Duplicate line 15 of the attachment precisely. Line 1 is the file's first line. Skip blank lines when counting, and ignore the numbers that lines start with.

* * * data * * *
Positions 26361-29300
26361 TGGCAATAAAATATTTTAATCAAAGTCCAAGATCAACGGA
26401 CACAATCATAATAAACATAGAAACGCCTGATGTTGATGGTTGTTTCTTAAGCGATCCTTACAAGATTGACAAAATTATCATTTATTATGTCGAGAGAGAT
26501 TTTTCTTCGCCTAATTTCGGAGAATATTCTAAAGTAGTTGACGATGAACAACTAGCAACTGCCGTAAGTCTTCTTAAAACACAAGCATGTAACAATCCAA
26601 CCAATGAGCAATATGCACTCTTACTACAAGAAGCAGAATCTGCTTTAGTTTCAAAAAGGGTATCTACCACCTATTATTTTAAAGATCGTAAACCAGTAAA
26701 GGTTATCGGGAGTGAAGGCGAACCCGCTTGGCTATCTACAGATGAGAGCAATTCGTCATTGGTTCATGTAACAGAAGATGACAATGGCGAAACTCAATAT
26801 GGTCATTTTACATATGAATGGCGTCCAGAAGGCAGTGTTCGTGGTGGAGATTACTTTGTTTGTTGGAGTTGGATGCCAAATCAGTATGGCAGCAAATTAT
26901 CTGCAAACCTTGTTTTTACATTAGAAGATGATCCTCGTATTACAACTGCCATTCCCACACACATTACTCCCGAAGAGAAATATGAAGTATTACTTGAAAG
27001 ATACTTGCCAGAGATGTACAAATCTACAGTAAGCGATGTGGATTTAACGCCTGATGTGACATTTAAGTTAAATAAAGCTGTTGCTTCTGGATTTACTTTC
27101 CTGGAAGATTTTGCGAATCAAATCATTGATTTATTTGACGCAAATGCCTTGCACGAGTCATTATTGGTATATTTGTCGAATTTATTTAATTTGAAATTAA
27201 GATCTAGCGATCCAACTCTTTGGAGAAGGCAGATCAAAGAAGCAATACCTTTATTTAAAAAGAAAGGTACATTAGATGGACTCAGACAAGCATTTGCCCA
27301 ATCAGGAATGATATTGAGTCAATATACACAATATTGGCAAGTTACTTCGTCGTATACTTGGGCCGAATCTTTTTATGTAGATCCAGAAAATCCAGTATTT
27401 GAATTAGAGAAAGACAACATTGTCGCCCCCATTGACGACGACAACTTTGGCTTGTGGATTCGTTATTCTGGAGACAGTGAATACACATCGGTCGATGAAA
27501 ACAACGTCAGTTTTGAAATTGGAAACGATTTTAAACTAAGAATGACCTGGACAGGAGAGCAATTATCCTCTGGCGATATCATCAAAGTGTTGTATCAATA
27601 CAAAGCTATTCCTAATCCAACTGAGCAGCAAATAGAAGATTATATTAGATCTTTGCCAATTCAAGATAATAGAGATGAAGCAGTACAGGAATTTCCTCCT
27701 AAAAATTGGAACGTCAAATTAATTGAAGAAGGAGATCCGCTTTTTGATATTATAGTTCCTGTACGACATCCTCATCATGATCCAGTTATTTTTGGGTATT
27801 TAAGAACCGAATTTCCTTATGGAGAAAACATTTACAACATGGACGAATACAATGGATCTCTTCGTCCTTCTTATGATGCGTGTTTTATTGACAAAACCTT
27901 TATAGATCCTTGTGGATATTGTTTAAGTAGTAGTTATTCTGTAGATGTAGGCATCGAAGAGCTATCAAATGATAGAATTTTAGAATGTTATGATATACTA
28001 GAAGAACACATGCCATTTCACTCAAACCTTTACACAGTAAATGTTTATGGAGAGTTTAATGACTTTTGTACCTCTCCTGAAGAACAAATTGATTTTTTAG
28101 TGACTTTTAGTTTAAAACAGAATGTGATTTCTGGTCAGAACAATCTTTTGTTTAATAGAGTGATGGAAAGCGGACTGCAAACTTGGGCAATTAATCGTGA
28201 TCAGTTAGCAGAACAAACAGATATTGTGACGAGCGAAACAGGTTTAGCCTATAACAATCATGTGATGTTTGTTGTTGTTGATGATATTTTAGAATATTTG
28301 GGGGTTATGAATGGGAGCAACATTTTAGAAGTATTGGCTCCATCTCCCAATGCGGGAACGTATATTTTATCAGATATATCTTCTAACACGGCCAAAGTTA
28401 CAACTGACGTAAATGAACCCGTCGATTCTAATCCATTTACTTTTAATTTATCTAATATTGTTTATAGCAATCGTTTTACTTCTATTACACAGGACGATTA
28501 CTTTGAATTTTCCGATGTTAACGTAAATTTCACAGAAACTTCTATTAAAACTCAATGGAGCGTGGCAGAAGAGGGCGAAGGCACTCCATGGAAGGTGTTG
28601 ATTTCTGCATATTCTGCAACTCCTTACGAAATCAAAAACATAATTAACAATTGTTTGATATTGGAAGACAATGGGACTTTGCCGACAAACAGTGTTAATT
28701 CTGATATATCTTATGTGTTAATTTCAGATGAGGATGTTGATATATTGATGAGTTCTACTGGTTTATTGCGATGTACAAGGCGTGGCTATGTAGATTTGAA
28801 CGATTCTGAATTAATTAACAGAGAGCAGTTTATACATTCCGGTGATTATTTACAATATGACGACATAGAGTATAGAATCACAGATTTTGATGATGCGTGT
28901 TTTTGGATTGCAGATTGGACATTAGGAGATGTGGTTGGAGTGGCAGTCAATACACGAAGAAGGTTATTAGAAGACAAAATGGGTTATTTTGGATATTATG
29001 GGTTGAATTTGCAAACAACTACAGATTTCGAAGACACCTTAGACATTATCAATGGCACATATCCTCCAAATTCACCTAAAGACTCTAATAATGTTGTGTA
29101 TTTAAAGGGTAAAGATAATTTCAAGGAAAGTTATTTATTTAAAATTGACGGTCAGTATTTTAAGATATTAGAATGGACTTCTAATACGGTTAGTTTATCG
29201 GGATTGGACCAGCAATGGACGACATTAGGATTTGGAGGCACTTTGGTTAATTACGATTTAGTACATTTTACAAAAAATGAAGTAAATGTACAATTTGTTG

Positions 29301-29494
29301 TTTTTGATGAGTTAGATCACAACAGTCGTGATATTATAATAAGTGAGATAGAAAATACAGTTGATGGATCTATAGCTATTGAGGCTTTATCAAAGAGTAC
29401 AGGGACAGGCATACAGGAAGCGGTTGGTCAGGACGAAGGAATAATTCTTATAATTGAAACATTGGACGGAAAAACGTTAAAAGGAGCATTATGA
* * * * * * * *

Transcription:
27601 CAAAGCTATTCCTAATCCAACTGAGCAGCAAATAGAAGATTATATTAGATCTTTGCCAATTCAAGATAATAGAGATGAAGCAGTACAGGAATTTCCTCCT